Many entrepreneurs enjoy the limelight. It is part of the personality of entrepreneurs to want to show the world what they are made of. Psychologists might argue that this self-justification, or self-glorification, is part of an inner insecurity and inferiority complex. Others would say it is simply part of having a very big ego. For Singh, it was a combination of both.

Courting media attention can undoubtedly help to promote and grow an entrepreneur’s business interests. But while journalists sing the praises of up-and-coming entrepreneurs, it is important not to confuse that praise with friendship. The same journalist will be there on the way down, at which point there is little to be gained from complaining about the fairness of it all. Amid the hundreds of magazine and newspaper interviews Singh carried out, he confessed modestly that he did not want to be ‘too visible’. So his chosen mode of transport was? That’s right, a canary yellow £276,000 Bentley Continental Mulliner. The shy and discerning tycoon’s vehicle of choice!

With the media hype machine in full swing, it was not long before Singh came to the attention of UK politicians – always on the lookout for a business success story that might rub off on them. Singh was gold dust. Young, British, Sikh, successful, wealthy – and the political top brass made a beeline for him.

In 1999 the then prime minister Tony Blair set up the Competitiveness Council, a government advisory panel stuffed with the great and the good from UK plc. Alongside the CEOs of British Petroleum, British Telecom, Diageo, PricewaterhouseCoopers, IBM (UK) and GKN, and sat around the table with the then director general of the Confederation of British Industry and head of the Trades Union Congress, was none other than Reuben Singh.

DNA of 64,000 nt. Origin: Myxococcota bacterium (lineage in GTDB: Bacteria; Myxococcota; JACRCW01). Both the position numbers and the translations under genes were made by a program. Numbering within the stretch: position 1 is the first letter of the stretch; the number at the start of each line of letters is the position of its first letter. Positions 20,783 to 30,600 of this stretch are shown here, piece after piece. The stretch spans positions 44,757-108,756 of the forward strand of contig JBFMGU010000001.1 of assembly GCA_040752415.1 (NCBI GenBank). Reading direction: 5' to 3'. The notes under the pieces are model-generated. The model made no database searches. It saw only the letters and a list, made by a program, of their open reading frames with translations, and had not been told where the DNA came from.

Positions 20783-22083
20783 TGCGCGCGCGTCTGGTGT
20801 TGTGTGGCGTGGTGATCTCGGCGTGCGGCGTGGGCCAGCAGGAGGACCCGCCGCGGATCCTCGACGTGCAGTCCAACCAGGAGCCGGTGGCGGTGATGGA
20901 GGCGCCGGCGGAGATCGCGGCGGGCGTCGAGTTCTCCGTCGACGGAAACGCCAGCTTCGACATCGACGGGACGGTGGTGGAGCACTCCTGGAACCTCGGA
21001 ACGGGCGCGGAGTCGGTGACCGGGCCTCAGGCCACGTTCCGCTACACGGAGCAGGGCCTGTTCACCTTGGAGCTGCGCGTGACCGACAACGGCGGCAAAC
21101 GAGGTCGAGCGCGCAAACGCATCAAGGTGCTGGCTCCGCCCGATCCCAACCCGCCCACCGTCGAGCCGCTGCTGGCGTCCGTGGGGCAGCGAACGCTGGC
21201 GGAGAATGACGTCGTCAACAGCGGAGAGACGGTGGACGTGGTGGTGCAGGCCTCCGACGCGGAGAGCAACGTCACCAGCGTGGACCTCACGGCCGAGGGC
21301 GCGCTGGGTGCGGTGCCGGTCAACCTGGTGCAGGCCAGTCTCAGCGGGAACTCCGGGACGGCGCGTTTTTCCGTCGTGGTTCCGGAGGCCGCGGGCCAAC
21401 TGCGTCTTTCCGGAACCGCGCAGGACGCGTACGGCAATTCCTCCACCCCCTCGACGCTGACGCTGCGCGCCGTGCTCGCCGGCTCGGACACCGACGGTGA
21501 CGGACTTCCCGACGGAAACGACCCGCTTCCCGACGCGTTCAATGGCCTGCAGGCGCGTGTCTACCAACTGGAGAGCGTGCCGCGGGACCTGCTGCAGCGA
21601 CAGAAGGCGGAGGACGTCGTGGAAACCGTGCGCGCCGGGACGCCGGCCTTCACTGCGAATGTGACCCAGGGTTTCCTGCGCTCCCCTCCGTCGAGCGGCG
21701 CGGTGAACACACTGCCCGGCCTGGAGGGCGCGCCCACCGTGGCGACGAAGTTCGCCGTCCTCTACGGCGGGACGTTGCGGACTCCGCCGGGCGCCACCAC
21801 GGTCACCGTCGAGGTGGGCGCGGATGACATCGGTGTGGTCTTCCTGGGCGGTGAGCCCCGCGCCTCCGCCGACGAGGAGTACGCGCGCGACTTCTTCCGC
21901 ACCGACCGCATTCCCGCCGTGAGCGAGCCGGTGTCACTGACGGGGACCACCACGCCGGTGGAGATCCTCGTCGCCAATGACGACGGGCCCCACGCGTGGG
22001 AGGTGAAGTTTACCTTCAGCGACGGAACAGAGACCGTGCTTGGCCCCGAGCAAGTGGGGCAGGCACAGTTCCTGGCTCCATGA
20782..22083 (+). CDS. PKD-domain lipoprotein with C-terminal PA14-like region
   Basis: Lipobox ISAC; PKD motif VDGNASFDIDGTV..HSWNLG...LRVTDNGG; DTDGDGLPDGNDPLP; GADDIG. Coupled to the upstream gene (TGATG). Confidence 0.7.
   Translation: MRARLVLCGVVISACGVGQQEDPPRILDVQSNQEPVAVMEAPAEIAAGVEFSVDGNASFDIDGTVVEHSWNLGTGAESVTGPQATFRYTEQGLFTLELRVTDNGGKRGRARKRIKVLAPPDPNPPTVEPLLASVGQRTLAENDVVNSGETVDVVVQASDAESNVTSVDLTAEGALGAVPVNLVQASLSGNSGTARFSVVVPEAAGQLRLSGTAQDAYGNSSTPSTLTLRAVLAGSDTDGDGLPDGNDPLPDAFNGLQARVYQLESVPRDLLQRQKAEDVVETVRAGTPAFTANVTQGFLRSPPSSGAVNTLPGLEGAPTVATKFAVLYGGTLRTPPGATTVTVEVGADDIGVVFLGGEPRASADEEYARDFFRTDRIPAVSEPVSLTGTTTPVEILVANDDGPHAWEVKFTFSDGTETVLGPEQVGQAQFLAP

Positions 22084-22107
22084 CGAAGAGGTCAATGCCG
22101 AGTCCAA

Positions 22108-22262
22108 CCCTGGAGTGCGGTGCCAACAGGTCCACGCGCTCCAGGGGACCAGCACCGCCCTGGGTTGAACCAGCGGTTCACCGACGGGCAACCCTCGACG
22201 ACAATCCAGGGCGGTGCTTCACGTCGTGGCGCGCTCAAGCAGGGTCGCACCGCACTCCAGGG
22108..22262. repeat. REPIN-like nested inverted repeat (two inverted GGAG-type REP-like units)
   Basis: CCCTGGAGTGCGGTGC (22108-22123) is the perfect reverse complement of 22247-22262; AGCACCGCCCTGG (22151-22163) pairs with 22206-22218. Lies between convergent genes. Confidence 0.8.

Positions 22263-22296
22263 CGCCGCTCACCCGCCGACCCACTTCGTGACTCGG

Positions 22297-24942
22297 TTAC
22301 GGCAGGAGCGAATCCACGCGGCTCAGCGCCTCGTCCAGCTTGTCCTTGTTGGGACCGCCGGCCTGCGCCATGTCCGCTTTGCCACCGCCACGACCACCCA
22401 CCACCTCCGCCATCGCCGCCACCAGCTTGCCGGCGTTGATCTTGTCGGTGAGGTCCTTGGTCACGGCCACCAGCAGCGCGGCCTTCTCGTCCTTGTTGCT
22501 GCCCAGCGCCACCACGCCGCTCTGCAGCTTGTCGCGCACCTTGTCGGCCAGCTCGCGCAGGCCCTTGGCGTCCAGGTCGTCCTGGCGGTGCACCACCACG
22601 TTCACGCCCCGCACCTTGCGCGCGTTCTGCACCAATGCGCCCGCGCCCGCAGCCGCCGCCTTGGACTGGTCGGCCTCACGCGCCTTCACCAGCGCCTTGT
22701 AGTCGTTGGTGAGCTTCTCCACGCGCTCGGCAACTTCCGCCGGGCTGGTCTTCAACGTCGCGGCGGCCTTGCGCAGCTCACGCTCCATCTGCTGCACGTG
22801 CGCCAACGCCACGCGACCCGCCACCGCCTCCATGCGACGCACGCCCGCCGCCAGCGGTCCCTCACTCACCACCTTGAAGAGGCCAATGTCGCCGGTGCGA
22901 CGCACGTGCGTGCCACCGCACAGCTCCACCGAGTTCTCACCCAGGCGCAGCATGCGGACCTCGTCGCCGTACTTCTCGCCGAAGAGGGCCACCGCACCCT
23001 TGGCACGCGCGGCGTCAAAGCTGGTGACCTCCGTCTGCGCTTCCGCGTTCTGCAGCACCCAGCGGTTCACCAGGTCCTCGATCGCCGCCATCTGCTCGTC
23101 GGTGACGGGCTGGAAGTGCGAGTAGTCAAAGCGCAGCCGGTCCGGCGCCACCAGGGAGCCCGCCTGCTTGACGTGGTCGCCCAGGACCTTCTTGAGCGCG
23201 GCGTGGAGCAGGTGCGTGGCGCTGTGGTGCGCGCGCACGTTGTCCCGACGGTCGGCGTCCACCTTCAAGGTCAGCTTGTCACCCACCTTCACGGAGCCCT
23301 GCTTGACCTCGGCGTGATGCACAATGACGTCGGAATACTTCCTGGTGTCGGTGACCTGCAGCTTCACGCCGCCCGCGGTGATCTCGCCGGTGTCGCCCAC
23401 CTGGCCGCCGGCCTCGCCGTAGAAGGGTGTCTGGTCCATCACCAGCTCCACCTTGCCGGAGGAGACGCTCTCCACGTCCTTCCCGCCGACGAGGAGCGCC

In December that year, then chancellor Gordon Brown launched the National Enterprise Campaign, the latest in a seemingly endless procession of well-meaning initiatives aimed at ‘encouraging entrepreneurship’ in the United Kingdom. Among those ‘business heroes’ who signed up for the campaign were Richard Branson, Simon Woodroffe, Alan Sugar, James Dyson, Martha Lane-Fox and, yes, the 23-year-old Reuben Singh. It is hard not to be cynical and believe Singh was there to tick a couple of boxes and make up the numbers. While the other entrepreneurs around the table remain successful business people, it did not quite turn out that way for Singh.

But there was more to come. In May 2000 Singh was appointed to the government’s Department of Trade & Industry’s now defunct Small Business Council, because ‘he showed a very good entrepreneurial spirit and the success of his companies gave us the view that he was a successful businessman’. Singh was described by the Treasury and the British Chambers of Commerce as ‘one of a cadre of successful entrepreneurs spearheading a more entrepreneurial culture’. And the ever-bashful Singh told the Financial Times in 1999, ‘I have instant access to most ministers, most politicians, and most pioneers of industry. I have met Tony Blair many, many, many times and I think he is listening and acting.’

To top even his intimate relationship with Tony Blair, in 2003 Singh was selected by the Davos-based World Economic Forum to take part in its ‘Global Leaders for Tomorrow Program’. Singh had made it. Cue the downfall.

The supposed £22m deal for his Miss Attitude_company had always raised eyebrows in the City, and an investigation by the Manchester Evening News later discovered that £22m was something of an overstatement. It was actually bought for £1 – and had debts of more than £1m. Gary Klesch, who bought the business, was blunt in his appraisal. ‘The business was an absolute shambles, and I mean a shambles,’ he said. ‘Mr Singh is a supreme self-publicist and a very naïve guy, not typical of the type of person we do business with. We have a saying in America – all show, no go – and that sums up the guy completely.’